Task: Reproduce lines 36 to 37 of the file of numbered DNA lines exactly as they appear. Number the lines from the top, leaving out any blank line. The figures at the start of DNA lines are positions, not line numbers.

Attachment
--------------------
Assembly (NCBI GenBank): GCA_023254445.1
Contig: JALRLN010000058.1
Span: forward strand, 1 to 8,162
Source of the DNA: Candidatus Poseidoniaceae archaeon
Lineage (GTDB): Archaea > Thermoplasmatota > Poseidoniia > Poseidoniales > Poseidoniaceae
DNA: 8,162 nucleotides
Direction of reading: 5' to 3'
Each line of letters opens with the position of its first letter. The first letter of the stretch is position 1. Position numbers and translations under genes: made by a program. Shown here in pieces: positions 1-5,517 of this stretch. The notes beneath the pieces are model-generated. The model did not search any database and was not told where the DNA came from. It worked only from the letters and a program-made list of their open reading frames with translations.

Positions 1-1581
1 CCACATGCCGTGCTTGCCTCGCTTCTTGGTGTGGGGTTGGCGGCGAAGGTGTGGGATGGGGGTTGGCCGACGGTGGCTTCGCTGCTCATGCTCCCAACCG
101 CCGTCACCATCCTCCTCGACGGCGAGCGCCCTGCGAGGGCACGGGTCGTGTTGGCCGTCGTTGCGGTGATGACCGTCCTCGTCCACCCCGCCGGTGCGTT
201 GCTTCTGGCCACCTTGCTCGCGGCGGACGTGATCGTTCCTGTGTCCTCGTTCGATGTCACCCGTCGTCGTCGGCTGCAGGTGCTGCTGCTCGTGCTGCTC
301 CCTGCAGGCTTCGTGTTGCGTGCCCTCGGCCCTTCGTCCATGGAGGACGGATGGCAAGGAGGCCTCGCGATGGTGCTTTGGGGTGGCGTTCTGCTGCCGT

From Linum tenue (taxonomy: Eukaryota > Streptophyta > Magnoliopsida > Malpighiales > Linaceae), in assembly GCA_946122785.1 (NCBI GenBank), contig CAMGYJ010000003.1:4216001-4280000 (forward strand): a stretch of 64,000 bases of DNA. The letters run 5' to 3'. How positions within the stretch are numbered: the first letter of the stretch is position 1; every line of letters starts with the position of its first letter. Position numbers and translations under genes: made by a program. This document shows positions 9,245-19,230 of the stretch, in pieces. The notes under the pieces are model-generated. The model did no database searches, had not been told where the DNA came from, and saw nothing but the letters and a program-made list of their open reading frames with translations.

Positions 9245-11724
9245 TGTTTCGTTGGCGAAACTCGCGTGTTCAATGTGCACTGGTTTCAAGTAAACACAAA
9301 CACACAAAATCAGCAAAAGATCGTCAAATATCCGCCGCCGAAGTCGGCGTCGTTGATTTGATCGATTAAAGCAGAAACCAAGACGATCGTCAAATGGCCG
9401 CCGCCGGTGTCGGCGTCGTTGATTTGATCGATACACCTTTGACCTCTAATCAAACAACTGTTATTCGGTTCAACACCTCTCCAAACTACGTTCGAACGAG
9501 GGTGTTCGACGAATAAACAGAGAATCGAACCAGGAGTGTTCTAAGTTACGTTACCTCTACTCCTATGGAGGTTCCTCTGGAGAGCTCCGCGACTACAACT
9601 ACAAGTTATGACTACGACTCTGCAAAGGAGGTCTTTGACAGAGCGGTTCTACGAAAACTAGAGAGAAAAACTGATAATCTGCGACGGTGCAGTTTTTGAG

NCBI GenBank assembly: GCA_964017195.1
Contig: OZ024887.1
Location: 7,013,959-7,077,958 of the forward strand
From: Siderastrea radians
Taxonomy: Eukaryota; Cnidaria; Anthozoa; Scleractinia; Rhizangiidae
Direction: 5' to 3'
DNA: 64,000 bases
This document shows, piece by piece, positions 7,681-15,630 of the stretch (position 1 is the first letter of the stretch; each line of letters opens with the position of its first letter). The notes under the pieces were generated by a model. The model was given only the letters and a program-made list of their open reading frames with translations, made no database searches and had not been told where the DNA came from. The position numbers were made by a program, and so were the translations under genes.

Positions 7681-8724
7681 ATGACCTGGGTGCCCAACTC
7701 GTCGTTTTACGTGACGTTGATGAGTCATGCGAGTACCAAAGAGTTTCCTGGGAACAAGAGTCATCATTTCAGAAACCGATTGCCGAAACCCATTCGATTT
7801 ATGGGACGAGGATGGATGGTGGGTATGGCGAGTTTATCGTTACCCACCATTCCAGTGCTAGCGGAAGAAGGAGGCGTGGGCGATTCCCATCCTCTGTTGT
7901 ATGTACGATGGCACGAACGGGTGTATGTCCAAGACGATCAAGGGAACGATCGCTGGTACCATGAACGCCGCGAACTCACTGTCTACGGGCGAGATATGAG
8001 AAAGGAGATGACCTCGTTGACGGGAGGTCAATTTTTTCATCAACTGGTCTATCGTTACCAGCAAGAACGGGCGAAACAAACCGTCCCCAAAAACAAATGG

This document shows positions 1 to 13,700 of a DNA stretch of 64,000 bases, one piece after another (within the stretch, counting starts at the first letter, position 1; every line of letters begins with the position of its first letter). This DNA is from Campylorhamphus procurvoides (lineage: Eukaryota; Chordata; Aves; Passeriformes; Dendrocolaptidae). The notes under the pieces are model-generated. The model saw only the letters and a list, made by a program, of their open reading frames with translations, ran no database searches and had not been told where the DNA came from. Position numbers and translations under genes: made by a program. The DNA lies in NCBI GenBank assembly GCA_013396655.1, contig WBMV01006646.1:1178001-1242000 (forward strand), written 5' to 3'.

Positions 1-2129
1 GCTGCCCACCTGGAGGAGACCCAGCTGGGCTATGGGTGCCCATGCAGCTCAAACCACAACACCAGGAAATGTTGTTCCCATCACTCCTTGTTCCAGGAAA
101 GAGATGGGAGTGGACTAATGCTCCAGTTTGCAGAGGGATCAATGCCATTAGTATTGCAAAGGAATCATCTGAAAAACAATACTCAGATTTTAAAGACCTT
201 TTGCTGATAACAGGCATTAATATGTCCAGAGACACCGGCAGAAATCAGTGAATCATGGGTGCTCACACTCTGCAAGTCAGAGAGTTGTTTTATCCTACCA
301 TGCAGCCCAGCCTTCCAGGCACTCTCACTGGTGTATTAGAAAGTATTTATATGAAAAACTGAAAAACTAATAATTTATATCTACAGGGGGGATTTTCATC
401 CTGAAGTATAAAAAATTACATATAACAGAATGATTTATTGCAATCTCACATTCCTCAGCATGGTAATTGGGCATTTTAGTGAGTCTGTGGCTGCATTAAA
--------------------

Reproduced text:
Positions 1-2129
1 GCTGCCCACCTGGAGGAGACCCAGCTGGGCTATGGGTGCCCATGCAGCTCAAACCACAACACCAGGAAATGTTGTTCCCATCACTCCTTGTTCCAGGAAA